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Rights to Research and the Stem Cell Debate



The Science Behind Stem Cell Research

Restricting and governing Research

Citizen Action

More Information


Over the past seven years a scientist’s right to research has surfaced in the United States political sphere as a controversial issue. Within the rights to research debate, the issue of stem cell research has emerged as a major controversy. The Stem cell controversy combines science with religion and public policy decisions with ethics. There are some who view stem cell research as murder while there are others who see it as the key to curing diseases like cancer, Parkinson’s disease and diabetes. When President Bush restricted the amount of research that could be done on new stem cell lines in 2001, stem cells and a scientist’s right to research became politicized and emerged as one of the hot topics in the 2004 presidential election. Today, stem cell research is still restricted and is an issue which is engulfed in intense debate. With private philanthropic donations funding research at major universities and prestigious hospitals, science is continuing to dive into the issue without public funding or federal regulations.

It is in this context that the controversy is developing, with the religious right hoping to restrict stem cell research on the basis of ethics while others try to forge through current research restrictions in the pursuit of scientific advancement and cures. The debate over stem cell research raises questions about the governments’ right to restrict research and the future of privately funded findings. This website will explore the rights to research controversy through the debate over stem cell research. It will first discuss the science behind stem cell research and the impasse over the embryo. It will then discus the federal restrictions on further stem cell research and the ways that private funding has helped sustain the research. Finally It will discuss how stem cell research has helped create a new type of citizen scientist and the ways that it has played into the political arenas in the United States.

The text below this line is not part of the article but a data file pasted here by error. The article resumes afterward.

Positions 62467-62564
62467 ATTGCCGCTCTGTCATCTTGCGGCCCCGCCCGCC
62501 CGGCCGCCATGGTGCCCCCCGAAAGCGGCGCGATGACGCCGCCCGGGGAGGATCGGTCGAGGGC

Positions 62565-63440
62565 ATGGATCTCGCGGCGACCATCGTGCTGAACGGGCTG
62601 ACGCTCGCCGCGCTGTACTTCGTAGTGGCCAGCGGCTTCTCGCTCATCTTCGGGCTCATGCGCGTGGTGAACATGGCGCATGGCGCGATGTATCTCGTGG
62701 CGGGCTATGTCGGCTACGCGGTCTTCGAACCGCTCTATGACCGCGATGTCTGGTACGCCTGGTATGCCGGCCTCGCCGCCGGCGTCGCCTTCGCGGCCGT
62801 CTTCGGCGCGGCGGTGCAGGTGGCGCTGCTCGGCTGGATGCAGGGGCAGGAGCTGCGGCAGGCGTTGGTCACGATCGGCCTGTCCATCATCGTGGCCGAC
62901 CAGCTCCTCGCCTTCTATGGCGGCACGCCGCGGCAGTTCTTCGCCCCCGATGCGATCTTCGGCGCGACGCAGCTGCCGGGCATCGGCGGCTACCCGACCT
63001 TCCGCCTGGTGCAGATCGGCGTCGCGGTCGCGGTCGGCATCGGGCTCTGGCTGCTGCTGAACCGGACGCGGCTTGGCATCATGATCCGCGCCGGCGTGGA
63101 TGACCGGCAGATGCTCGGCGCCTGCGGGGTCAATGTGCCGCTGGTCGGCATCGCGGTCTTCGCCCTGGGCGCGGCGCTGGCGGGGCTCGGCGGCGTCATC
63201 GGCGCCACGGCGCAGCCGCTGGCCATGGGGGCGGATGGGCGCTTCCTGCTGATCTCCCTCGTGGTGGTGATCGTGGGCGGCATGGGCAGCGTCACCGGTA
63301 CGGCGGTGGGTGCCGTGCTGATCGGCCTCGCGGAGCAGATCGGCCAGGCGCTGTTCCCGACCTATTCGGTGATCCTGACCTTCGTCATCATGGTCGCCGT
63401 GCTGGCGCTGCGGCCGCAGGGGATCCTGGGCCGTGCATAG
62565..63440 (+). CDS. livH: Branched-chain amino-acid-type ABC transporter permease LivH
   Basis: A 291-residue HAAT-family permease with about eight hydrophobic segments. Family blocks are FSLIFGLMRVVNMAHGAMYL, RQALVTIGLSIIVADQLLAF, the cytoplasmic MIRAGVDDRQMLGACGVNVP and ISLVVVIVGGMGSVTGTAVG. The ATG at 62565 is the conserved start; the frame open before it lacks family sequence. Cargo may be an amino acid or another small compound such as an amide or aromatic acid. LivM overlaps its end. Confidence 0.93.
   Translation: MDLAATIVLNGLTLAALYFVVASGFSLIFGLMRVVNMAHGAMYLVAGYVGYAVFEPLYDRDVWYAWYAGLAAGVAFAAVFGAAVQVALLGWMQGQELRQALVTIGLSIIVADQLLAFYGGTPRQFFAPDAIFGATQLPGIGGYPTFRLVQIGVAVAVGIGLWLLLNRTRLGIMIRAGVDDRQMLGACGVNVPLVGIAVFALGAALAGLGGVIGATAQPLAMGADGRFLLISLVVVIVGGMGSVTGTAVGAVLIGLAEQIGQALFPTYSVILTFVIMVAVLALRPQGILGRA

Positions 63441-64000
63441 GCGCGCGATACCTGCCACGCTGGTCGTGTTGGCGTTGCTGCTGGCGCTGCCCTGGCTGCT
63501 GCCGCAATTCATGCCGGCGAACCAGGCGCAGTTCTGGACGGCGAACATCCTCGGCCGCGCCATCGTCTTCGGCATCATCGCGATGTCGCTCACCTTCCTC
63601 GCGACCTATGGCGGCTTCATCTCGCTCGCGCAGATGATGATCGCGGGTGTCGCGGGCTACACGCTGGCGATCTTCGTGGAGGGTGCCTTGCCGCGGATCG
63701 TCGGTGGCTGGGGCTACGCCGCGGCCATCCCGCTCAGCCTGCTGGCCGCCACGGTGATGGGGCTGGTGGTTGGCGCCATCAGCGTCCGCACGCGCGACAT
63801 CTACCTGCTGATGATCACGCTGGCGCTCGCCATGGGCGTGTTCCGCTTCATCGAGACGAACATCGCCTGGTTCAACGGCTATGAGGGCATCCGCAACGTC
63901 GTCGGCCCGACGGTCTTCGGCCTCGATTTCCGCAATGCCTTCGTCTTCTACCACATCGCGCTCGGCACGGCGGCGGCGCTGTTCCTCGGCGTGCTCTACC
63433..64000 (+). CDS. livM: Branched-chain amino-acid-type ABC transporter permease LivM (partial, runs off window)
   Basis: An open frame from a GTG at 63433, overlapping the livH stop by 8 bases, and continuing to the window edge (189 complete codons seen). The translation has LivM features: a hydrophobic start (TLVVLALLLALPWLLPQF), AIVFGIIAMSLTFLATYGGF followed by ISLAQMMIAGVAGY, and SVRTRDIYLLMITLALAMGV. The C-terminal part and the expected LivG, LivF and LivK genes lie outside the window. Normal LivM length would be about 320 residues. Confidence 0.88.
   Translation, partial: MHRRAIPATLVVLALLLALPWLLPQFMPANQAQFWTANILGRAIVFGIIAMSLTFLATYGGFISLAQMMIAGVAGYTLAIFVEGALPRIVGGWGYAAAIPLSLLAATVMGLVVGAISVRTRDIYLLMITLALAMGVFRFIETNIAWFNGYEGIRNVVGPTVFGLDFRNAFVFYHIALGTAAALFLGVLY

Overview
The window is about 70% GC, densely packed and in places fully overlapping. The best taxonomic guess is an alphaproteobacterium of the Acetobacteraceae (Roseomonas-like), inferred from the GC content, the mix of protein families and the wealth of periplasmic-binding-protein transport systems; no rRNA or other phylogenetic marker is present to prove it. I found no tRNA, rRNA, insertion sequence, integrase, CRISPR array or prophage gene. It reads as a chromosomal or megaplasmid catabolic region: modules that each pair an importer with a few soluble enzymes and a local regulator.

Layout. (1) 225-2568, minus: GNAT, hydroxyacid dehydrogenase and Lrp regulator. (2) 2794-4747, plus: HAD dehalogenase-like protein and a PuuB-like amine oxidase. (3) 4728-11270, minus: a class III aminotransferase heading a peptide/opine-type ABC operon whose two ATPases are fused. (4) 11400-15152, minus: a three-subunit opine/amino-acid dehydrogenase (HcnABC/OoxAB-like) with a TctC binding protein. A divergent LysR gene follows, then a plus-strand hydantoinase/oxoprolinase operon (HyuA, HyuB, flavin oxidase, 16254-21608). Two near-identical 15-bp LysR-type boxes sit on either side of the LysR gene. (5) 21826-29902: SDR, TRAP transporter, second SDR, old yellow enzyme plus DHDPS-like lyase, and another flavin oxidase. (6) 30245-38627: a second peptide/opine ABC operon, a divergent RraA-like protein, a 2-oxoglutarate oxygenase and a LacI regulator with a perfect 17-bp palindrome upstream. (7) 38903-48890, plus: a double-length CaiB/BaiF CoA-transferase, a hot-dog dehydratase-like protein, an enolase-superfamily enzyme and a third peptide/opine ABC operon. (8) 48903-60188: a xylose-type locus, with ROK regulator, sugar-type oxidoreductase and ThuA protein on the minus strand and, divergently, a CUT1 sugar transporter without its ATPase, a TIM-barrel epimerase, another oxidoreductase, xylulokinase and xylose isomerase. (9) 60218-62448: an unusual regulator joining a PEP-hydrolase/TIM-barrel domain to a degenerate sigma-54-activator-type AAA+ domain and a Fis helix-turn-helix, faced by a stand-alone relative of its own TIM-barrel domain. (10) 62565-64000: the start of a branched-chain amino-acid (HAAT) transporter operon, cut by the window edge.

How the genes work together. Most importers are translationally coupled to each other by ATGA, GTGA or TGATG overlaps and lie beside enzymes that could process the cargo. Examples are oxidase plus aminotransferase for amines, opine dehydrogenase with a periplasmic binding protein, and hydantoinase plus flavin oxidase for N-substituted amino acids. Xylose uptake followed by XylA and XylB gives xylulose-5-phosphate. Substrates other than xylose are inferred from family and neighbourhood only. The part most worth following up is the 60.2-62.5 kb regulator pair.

the science and politics of stem cell research
figure 1




photo bilbliography
http://www.northwestern.edu/science-outreach/stemcell/
http://en.wikipedia.org/wiki/Stem_cell_research
http://www.news.wisc.edu/packages/stemcells/
http://www.genoway.com/es_cells.htm
http://www.gothamgazette.com/graphics/stemcell/stem_cell.jpg
http://www.pbs.org/wgbh/nova/miracle/images/stem_blastocyst.jpg
http://arabic.cnn.com/2005/scitech/12/29/korea.cell/top.1917.stem.cells.nih.jpg_-1_-1.jpg
http://news.minnesota.publicradio.org/play/slideshow.php?feature=
2005%2F08%2F23_bensonl_bioe&slide=1
Figure 1:
Billout, Guy. From "The Great Stem Cell Devide."in The Stanford Medicine Magazine. <http://mednews.stanford.edu/stanmed/2004fall/>
accessed 4/30/06.


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